In order to find appellant guilty of escape, pursuant Section 38.07 of the Texas Penal Code, the State must present evidence to show that appellant was "detained or arrested by a peace officer" or "restrained by a public official pursuant to a court order" at the time that he made an unauthorized departure from custody.

Appellant is correct in his contention that Chapter 38 of the Penal Code does not define the terms "detained", "arrest" or "restraint". However, when words in a criminal statute are not defined, the words employed are given their plain meaning. Tex.Penal Code Ann. Sec. 1.05(b) (Vernon 1974); Campos v. State, 623 S.W.2d 657, 658 (Tex.Cr.App. 1981).

Black's Law Dictionary, Fifth Edition, defines "detain", "arrest" and "restraint" as follows:

Detain. To restrain as to possession of personalty. To arrest, to check, to delay, to hinder, to hold or keep in custody, to retard, to restrain from proceeding, to stay, to stop.

Arrest. To deprive a person of his liberty by legal authority. Taking, under real or assumed authority, custody of another for the purpose of holding or detaining him to answer a criminal charge or civil demand.

Restraint. Confinement, abridgement, or limitation. Prohibition of action; holding or pressing back from action. Hinderance, confinement, or restriction of liberty. Obstruction hinderance or distruction of trade or commerce. (Emphasis added.)

The word "detain" means to arrest and the word "arrest" means to deprive a person of his liberty by legal authority. This is done by taking custody of another for the purpose of holding or detaining him to answer a criminal charge. Black's Law Dictionary defines "custody" as:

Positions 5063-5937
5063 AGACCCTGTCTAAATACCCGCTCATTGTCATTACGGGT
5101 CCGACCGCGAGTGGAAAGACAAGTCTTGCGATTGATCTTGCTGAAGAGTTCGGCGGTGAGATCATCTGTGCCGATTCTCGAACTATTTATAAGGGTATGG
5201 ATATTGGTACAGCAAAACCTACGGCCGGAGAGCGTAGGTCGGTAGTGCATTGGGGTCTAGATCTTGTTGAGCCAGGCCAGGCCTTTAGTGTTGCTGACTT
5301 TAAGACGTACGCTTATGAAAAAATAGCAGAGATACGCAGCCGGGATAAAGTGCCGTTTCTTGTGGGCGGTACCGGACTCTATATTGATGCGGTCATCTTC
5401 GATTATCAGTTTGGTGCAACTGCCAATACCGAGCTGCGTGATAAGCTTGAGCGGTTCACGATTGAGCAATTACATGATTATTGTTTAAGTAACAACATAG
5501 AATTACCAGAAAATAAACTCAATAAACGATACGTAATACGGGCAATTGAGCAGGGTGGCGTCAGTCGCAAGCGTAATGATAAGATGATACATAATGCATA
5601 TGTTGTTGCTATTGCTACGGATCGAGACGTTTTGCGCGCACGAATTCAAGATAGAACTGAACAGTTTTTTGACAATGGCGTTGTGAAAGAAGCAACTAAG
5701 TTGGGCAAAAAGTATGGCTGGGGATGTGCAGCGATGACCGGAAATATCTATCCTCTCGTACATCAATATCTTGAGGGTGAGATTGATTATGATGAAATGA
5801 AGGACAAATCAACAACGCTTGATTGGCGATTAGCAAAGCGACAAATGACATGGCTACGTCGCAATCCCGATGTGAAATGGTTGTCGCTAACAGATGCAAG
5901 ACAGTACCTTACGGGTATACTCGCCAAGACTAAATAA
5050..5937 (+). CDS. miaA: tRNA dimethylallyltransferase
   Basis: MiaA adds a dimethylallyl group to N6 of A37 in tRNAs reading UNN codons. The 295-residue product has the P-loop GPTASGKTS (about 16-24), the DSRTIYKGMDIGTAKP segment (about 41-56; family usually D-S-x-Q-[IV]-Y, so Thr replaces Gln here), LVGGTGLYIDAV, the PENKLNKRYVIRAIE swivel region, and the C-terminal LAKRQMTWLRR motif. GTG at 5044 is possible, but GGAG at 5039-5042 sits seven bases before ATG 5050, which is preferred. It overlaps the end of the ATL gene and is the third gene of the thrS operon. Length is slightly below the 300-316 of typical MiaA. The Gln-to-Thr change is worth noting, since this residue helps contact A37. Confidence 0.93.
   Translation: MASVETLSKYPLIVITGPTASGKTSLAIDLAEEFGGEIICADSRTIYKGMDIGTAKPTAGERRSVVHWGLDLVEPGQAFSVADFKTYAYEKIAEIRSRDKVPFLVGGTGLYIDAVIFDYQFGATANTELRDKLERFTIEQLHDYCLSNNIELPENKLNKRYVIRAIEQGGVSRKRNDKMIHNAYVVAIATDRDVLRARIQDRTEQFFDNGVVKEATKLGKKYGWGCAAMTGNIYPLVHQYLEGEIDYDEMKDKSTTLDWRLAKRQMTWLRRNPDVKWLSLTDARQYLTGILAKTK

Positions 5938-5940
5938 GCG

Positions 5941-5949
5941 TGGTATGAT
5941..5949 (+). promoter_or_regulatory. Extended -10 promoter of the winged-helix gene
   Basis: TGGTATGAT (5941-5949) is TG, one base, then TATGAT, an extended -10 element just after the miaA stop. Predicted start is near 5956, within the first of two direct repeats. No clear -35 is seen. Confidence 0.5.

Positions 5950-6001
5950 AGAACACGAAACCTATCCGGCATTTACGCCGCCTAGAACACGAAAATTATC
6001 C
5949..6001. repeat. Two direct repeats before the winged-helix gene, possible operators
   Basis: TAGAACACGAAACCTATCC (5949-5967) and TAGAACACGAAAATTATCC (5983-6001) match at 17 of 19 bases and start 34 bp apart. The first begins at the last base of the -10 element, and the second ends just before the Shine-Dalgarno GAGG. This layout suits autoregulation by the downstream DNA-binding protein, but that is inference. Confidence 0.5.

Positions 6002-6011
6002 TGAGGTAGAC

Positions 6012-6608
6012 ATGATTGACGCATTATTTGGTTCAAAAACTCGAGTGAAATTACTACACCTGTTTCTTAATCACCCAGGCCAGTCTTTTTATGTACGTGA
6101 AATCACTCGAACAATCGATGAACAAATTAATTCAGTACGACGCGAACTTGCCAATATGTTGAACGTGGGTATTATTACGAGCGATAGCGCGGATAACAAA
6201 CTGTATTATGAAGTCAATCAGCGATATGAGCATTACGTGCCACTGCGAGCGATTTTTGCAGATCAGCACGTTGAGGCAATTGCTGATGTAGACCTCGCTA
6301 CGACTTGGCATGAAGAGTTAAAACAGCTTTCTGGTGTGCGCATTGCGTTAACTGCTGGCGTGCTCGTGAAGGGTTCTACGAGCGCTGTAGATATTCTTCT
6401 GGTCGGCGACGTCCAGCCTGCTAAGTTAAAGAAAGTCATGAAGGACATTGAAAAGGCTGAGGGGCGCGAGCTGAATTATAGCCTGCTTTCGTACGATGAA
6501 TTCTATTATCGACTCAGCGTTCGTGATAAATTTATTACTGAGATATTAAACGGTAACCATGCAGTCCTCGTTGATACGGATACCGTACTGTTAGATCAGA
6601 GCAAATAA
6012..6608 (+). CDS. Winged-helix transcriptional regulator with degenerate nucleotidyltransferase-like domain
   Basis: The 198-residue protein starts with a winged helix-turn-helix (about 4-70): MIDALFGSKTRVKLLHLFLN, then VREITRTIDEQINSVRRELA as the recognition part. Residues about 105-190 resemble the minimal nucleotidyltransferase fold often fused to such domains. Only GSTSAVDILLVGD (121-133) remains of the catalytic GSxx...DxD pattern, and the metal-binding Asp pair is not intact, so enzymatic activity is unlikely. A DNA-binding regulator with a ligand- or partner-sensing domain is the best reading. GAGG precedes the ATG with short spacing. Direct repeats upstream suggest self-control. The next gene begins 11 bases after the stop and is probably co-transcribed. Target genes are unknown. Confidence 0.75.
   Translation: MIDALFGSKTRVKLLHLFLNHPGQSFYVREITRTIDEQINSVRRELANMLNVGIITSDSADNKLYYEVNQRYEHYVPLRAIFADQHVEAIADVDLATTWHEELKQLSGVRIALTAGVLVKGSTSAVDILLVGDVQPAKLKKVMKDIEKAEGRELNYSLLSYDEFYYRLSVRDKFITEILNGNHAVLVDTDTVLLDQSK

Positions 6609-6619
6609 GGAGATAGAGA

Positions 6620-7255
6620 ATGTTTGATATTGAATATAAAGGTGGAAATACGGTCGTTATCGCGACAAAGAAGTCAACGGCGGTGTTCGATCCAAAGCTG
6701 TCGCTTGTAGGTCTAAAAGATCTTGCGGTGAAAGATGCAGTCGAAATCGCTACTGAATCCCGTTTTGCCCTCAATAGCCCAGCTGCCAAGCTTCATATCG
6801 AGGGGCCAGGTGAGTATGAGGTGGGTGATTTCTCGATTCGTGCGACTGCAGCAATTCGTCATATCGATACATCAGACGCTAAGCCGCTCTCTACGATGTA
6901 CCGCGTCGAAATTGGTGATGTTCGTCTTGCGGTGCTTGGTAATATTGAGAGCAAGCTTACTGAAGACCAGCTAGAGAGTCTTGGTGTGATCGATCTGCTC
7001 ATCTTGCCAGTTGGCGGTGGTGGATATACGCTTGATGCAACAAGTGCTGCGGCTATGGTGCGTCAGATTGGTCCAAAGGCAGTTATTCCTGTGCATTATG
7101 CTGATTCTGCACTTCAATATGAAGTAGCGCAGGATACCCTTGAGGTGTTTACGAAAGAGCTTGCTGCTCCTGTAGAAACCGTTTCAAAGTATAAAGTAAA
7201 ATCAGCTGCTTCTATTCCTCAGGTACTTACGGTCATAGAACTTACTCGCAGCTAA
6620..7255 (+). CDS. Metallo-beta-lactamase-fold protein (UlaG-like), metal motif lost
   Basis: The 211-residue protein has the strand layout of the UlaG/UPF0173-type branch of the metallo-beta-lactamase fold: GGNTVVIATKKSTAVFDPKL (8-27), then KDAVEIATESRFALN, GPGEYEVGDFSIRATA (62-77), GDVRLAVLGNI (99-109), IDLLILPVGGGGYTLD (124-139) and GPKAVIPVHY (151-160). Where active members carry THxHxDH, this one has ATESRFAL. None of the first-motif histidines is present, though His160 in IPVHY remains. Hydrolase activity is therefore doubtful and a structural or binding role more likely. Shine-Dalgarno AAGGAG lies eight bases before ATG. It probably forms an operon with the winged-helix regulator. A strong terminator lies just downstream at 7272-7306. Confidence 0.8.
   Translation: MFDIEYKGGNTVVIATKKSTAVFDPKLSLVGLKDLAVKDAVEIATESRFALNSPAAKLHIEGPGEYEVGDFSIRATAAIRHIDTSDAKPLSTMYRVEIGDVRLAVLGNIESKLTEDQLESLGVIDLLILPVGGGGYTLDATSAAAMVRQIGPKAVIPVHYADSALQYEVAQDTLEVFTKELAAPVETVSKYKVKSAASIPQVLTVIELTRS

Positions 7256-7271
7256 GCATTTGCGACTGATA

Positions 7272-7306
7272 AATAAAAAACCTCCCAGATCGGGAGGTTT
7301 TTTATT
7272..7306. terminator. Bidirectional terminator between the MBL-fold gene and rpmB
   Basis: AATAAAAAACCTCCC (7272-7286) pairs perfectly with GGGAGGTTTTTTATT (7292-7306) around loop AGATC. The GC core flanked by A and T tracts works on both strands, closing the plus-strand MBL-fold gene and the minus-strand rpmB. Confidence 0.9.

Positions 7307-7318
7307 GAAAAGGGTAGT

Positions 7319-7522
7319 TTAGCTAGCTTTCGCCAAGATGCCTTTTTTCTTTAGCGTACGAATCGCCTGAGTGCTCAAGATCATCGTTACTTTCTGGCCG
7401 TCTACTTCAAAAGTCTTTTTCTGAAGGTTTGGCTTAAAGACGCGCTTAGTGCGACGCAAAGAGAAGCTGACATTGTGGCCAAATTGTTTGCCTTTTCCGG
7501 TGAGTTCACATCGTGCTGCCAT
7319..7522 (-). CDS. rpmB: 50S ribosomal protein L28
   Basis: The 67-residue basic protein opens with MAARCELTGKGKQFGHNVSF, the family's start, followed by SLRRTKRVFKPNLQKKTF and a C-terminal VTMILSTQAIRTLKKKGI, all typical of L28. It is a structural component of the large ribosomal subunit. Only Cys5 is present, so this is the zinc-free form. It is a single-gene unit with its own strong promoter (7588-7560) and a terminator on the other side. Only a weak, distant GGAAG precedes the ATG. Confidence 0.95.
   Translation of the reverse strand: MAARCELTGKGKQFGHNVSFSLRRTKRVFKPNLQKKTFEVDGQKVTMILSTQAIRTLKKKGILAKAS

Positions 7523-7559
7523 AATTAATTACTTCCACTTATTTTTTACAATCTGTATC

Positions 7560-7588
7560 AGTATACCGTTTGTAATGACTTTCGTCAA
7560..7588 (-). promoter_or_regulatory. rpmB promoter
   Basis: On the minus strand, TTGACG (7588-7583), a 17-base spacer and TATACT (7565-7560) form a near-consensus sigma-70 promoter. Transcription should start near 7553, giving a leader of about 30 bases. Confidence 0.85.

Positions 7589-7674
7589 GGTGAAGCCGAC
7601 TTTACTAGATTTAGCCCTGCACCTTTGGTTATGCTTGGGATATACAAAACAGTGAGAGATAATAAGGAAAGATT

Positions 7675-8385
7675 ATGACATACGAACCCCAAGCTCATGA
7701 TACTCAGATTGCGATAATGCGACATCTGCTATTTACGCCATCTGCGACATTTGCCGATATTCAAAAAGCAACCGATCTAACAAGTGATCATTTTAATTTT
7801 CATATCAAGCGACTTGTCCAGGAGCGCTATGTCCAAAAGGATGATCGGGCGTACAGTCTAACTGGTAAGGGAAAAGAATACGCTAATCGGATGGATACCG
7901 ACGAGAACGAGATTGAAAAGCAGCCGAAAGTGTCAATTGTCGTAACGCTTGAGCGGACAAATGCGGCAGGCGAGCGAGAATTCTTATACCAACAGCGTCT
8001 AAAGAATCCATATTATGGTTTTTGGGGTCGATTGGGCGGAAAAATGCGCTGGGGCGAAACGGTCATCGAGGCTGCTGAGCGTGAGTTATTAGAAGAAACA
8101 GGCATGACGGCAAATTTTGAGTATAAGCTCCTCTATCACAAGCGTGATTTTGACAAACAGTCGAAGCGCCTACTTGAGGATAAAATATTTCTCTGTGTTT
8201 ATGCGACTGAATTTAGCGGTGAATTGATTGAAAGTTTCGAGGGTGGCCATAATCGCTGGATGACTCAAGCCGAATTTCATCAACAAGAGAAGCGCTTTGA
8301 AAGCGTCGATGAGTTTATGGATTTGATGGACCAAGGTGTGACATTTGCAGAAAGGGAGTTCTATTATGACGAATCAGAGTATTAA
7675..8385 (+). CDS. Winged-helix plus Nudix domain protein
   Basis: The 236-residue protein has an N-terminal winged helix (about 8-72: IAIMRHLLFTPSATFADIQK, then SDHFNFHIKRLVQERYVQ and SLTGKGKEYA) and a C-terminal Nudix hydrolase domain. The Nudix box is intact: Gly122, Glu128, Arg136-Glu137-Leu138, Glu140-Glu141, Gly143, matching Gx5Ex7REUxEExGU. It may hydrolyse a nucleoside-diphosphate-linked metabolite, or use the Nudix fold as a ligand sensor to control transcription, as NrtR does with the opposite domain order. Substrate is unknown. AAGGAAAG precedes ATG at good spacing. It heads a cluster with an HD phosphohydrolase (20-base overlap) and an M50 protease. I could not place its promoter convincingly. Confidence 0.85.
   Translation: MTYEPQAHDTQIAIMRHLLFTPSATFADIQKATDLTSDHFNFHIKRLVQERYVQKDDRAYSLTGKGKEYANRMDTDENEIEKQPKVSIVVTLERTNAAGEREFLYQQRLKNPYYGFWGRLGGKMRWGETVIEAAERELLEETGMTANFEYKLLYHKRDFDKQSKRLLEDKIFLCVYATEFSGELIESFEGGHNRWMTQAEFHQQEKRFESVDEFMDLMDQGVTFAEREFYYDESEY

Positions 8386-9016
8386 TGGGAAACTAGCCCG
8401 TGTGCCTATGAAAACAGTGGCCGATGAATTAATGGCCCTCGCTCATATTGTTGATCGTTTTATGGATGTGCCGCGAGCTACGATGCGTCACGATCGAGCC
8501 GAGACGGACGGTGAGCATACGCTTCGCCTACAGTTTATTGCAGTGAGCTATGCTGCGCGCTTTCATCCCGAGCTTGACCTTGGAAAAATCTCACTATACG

". . . the detainer of a man's person by virtue of lawful process or authority. The term is very elastic and may mean actual imprisonment or physical detention or mere power, legal or physical, of imprisoning or of taking manual possession." (Emphasis added.)

See also Scott v. State, 672 S.W.2d 465 (Tex.Cr.App. 1984).

Under the facts of this case, we hold that the evidence is sufficient to support appellant's conviction. Once the trial court raised appellant's bond and ordered Deputy Sheriff J.K. Shipley to take appellant into custody, appellant was deprived of his liberty by the court's legal authority or power. There was no need for Deputy Sheriff J.K. Shipley to take manual possession of appellant to take him into custody. Accordingly, appellant's second ground of error is overruled.

The Judgment of the trial court is affirmed.